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Significance of ceremony at British Cemetery at Louvain

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Significance of ceremony at British Cemetery at Louvain

Postby Gene-al » Fri Apr 22, 2016 7:15 pm

British Cemetery at Houverlee, nr Louvain, Belgium
Just discovered this photo in our family archive but with no known family connection, i.e., no military casualty. Can anyone suggest the occasion or ceremony's significance? The reverse of photo gives place and date (?) of 11 November 1918 - Armistice Day? Presumably there were such ceremonies at all British ceremony's on this day? All thoughts welcome, please.
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Re: Significance of ceremony at British Cemetery at Louvain

Postby AdrianB38 » Fri Apr 22, 2016 11:09 pm

My gut instinct is that this is a much later photo - 1930s or 1940s. To me, neither the officer nor the 2 civilians by him, look like 1918 date. Given that there are crosses, not CWGC stones there, is it possible that this is at the end of WW2? Or am I completely out with my dating? Feel free to tell me I'm way out!
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Re: Significance of ceremony at British Cemetery at Louvain

Postby ksouthall » Fri Apr 22, 2016 11:21 pm

The date on the back looks like 12th November 1940 something to me. Either 1945, 1948 or 1949.
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Re: Significance of ceremony at British Cemetery at Louvain

Postby jeffward » Sat Apr 23, 2016 5:14 pm

It is not possible that the date is Nov 1940. The was heavy fighting between German and British forces in the Louvain area in May 1940 as the British rearguard covered the retreat to Dunkirk. After June 1940 there were no British fighting forces in Europe. They did not return to the Louvain area until Sept. 1944. The man in the left foreground appears to be wearing a navy blue beret. These were not on general issue in 1945,but were a year or two later, although tank regiments had been wearing a black berets since 1924. The skull and crossbones on the colours may be significant. This is the regimental badge of the 17/21st Lancers, a cavalry unit which most likely would have been equipped with tanks.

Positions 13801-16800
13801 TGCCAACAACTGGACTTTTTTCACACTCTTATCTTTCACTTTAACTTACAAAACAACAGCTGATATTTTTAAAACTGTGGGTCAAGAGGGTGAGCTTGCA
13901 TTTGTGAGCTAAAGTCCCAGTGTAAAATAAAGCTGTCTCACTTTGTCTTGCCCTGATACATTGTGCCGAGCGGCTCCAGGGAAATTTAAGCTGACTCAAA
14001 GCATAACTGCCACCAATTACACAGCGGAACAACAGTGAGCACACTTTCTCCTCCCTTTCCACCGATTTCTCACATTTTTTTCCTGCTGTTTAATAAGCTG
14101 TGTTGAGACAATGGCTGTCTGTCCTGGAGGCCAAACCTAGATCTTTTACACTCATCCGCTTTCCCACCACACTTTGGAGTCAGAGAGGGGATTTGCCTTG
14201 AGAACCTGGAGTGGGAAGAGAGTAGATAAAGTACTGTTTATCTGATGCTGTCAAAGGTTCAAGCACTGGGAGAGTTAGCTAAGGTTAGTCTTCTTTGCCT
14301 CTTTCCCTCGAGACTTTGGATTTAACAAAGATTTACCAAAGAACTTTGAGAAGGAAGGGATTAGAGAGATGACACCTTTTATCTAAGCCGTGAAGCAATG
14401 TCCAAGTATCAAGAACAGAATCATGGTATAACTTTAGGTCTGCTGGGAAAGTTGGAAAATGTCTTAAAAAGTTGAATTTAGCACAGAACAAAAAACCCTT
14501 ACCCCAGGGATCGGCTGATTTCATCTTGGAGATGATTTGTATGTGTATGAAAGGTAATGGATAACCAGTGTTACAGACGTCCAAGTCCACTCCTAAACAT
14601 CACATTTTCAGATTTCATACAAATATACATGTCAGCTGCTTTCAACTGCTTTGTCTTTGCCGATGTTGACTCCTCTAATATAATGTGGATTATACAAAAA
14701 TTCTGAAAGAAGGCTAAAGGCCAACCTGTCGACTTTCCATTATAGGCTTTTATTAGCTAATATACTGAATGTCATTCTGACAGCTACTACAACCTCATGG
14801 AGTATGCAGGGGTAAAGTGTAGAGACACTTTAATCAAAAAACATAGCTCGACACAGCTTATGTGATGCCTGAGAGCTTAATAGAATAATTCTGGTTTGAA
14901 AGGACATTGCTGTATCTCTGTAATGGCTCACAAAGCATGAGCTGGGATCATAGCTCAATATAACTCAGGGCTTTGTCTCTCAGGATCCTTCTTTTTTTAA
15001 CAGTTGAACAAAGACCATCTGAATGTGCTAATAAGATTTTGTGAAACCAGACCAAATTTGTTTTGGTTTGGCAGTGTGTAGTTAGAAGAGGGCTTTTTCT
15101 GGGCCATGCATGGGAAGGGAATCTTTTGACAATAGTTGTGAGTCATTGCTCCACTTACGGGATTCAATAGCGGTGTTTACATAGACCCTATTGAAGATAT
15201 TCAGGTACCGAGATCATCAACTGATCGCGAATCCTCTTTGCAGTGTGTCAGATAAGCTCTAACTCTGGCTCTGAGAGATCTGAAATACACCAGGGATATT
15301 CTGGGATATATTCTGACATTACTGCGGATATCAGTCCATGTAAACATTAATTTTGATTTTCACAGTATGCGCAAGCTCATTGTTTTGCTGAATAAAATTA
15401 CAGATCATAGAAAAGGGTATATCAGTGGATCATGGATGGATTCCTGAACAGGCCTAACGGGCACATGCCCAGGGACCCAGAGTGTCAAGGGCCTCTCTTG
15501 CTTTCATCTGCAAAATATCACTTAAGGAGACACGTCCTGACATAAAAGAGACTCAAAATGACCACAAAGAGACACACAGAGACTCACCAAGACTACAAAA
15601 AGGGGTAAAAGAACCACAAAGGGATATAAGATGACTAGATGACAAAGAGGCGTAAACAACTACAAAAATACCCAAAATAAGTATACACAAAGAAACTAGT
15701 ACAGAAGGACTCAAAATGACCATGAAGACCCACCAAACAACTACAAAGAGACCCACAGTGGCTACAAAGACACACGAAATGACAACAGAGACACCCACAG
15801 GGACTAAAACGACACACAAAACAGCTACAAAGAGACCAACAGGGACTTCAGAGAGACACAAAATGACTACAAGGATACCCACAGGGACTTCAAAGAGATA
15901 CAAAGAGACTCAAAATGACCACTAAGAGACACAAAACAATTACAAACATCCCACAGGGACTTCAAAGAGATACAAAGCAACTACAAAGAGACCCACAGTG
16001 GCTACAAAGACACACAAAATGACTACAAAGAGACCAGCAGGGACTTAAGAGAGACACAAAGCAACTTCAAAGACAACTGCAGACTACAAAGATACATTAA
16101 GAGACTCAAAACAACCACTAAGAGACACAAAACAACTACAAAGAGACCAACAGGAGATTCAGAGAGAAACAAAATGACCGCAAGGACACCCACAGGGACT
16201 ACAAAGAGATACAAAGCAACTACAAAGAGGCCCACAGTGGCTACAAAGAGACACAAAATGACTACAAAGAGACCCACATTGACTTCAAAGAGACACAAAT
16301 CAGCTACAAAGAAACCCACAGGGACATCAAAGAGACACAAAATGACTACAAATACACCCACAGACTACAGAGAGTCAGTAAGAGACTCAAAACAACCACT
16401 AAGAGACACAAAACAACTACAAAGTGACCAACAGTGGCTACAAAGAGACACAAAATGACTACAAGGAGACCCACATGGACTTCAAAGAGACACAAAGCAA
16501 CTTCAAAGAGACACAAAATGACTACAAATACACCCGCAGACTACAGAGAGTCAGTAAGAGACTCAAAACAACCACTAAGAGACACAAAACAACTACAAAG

The CWGC web site may indicate when they erected heads stones for the WW2 graves at Louvain. I'd say 1948 is the most likely date. Jeff Ward.
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Re: Significance of ceremony at British Cemetery at Louvain

Postby junkers » Sat Apr 23, 2016 11:10 pm

This may be connected to the new cemetery started in July 1946 (there is information on the cemetery on the CWGC website). The photograph is clearly Second World War era in my view.
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Re: Significance of ceremony at British Cemetery at Louvain

Postby ksouthall » Sun Apr 24, 2016 2:05 am

jeffward wrote:It is not possible that the date is Nov 1940.


Jeff,

I didn't say 1940. I said 1940 something. Either 1945, 1948 or 1949.

Maybe my post wasn't clear enough. Perhaps I should have hyphenated it; i.e. 1940-something.

The bottom half of the year in the date is missing so it is impossible to give an exact year as you can only see the top half of the 45/48 or 49.

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Re: Significance of ceremony at British Cemetery at Louvain

Postby Mick Loney » Sun Apr 24, 2016 5:59 am

Jeff,
Judging by the half finished digit at the end, which finishes on an upstroke, the digit could be a 5 or 6, and eliminates it being a 7; 8 or 9. So in my humble opinion, the date is Armistice day, 1945 or 1946, which makes sense of the ceremony!



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Re: Significance of ceremony at British Cemetery at Louvain

Postby jeffward » Mon Apr 25, 2016 5:33 pm

Been having another rumage around to see what else I could come up with. According to Wikipedia the British Cemetery at Heverlee near Louvain was established sometime in 1946. Discount my remarks about the 17/21st Lancers they never served in Northern Europe.
If it is an Armistice day ceremony I'm wondering why there are no Poppy wreaths, at a guess the flowers look like Chrysanthemums. Perhaps it was a re-interment? Maybe that is why the banners are draped with black ribbons. Or perhaps the dedication of a memorial.
Finally I was struck by the officers resemblance to the Duke of Windsor and it how appears he did attend a ceremony at Heverlee sometime in the late 40s to commemorate a close relative who is buried there, Lord Frederick Cambridge, killed May 1940. Also I understand the re-interment of members of the Grenadier Guards.The Duke once served with that regiment. Jeff Ward.
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Re: Significance of ceremony at British Cemetery at Louvain

Postby meekhcs » Tue Apr 26, 2016 1:22 pm

I have sent you a PM.

Lots of the village cemeteries in the locale contain graves of British servicemen although I appreciate this is something more substantial.

Sally

edited spelling error
Last edited by meekhcs on Tue Apr 26, 2016 2:27 pm, edited 1 time in total.
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Re: Significance of ceremony at British Cemetery at Louvain

Postby meekhcs » Tue Apr 26, 2016 1:30 pm

Have you looked at the list of casualties (900plus) for Heverlee War Cemetery on CWGC to make sure you have no Family connection?
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